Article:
Sure, as it melts this is mobilized and makes its way to the stream anyway. However, a large portion of it soaks through the soil first. The ground and our native riparian plants are nature’s water filter, separating the contaminants from the water before it eventually makes its way back to the river.

Therefore, piling the snow in your yard is your greatest option. Pile it in a place where when it melts it doesn’t run across a sidewalk, road or driveway. As we all know, what melts in the day refreezes at night and you could wake up to an ice rink the next morning. A blanket of snow can actually be beneficial to your lawn, as it provides an insulating layer that protects against extreme temperature fluctuations and harsh winds. Additionally, once water reaches an impervious surface (concrete, asphalt, etc.), it’s headed for the gutter and from there the storm sewer—which sees little to no treatment before running straight into a stream near you.

If you follow these tips and still end up with ice, you have a few options. Chipping away by hand provides a great arm and cardio workout right in the driveway. If you are rolling your eyes, you likely are thinking about deicers instead. Deicers, when used properly, are a great tool. When used improperly they can ruin your concrete, impact our streams, hurt your pet’s feet and even ruin your floors if you track them in on your shoes.

Available options range from rock salt (sodium chloride), calcium chloride, calcium magnesium acetate and even urea (fertilizer) or sand. Each has varying costs, benefits and problems—diving into these would take an entire article to cover. That said, sand doesn’t melt ice—it just provides traction. Urea is only effective in high quantities and will runoff into the streams adding excessive levels of nitrogen, which grows algae and causes many imbalances in the stream. It should be avoided out of respect for our rivers and in-lieu of truly better options.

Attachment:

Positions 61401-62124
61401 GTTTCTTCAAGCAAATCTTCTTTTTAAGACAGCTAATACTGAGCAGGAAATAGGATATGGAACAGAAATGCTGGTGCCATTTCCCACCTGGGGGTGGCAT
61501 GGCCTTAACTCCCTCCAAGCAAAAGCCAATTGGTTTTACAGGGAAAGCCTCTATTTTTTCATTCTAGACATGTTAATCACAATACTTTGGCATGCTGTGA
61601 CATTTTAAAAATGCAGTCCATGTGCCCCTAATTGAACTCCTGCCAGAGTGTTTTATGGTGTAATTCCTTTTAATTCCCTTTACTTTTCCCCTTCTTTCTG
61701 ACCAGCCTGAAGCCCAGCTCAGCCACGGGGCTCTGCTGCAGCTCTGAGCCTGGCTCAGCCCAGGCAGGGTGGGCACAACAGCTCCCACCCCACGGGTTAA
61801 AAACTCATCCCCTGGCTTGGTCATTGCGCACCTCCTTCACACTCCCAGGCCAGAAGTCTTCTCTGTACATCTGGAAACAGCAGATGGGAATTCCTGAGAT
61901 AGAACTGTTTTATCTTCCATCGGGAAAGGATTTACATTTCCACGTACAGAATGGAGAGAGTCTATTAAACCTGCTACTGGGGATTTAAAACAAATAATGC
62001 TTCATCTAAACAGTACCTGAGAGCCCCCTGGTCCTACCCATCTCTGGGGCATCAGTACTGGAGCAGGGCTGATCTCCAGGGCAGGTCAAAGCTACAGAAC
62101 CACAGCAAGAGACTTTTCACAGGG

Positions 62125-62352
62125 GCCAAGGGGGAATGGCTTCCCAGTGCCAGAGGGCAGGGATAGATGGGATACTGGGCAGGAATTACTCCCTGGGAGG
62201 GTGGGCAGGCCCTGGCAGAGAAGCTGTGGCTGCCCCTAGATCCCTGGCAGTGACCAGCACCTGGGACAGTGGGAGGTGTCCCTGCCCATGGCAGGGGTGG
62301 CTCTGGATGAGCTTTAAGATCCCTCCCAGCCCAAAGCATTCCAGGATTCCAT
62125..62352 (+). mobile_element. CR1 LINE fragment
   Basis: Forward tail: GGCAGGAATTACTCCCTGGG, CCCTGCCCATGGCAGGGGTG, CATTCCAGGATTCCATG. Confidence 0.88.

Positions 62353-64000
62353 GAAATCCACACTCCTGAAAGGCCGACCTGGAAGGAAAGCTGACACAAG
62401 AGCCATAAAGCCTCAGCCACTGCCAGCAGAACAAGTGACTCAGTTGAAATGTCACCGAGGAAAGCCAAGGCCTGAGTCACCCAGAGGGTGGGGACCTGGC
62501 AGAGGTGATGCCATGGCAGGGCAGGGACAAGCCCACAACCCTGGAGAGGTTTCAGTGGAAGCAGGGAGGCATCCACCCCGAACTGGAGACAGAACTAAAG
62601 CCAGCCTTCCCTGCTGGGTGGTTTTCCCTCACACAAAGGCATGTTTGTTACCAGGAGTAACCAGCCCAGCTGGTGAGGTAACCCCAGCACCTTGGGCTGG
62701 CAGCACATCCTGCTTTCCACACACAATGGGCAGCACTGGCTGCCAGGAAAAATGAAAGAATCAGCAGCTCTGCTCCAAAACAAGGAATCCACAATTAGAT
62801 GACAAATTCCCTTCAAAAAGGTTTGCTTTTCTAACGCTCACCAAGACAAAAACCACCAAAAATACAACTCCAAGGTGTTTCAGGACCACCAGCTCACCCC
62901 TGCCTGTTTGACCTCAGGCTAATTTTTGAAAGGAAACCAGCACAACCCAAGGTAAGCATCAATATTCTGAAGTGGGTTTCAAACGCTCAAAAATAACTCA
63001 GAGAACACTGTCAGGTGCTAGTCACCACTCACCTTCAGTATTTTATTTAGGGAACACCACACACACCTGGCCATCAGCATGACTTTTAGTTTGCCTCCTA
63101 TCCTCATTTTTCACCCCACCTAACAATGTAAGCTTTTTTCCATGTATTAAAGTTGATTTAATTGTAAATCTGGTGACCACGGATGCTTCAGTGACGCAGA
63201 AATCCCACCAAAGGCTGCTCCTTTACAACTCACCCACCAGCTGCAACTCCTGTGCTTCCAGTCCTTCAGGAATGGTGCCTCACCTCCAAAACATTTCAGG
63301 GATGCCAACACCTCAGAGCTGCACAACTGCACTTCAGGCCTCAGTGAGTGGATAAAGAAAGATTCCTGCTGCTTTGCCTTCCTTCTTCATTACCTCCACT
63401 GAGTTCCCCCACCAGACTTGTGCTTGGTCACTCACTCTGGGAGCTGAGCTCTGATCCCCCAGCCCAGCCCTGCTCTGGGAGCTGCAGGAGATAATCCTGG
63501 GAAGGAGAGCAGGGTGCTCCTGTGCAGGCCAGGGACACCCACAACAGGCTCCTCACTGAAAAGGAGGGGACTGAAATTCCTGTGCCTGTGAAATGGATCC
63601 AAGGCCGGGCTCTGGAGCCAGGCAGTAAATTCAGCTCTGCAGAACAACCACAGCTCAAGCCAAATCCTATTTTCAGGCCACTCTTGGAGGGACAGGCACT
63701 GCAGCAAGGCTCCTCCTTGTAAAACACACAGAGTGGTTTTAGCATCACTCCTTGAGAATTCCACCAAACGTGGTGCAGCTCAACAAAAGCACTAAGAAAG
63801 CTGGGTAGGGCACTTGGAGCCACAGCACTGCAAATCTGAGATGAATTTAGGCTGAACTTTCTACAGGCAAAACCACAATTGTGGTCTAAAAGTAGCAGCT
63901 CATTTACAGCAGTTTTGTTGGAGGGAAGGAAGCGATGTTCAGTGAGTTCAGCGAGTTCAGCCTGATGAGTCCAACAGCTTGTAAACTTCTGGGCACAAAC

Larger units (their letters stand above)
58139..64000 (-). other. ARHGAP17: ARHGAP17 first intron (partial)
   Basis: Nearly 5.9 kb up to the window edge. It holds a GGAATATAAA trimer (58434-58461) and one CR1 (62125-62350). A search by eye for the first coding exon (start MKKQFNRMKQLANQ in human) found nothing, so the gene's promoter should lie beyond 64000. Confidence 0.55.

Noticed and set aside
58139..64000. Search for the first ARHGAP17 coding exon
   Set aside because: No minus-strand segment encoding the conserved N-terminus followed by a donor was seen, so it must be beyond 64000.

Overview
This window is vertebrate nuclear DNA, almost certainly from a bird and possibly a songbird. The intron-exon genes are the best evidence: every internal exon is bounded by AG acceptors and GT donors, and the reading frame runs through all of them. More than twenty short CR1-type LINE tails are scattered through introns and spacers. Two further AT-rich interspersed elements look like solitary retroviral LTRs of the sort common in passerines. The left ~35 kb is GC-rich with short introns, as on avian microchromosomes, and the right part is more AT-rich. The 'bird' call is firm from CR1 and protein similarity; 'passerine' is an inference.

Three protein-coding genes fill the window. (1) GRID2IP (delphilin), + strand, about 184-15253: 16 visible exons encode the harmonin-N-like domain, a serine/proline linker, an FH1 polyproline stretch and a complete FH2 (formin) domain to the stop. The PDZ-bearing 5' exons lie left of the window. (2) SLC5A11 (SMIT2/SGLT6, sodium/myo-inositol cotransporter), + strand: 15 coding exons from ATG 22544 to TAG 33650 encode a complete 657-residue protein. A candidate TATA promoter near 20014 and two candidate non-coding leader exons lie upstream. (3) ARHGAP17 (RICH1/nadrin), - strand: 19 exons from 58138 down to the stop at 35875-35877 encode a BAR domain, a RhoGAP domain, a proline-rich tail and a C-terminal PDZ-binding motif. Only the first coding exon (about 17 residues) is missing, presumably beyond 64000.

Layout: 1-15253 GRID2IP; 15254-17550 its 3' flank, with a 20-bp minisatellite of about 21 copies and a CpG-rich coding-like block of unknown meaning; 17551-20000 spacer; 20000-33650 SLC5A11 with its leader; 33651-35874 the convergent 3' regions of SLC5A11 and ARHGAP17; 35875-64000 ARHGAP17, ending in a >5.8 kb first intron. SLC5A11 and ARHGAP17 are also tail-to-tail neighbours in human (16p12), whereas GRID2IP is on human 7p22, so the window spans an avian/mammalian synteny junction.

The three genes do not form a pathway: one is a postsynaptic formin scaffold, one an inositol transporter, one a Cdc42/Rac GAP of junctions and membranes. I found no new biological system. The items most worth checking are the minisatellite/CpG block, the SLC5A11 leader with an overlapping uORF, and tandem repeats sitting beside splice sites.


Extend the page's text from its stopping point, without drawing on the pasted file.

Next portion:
Whatever you use, it’s important to read the label carefully and apply only the amount necessary. If after the ice is melted some of the product remains, you’ve applied too much and can use less in the future. Remember to sweep up the excess before it makes way for the gutter.

Keep in mind that if a product has the potential to damage your landscaping, shoes, concrete or pet’s feet, it will wreak havoc on the nearest stream, too.

Follow these tips and you can rest easy knowing that your snow removal is effective and isn’t impacting our high-quality fishing, rafting and drinking water.

Holly Loff is the Executive Director for the Eagle River Watershed Council. The Watershed Council advocates for the health and conservation of the Upper Colorado and Eagle River basins through research, education, and projects. Contact the Watershed Council at (970) 827-5406 or visit http://www.erwc.org.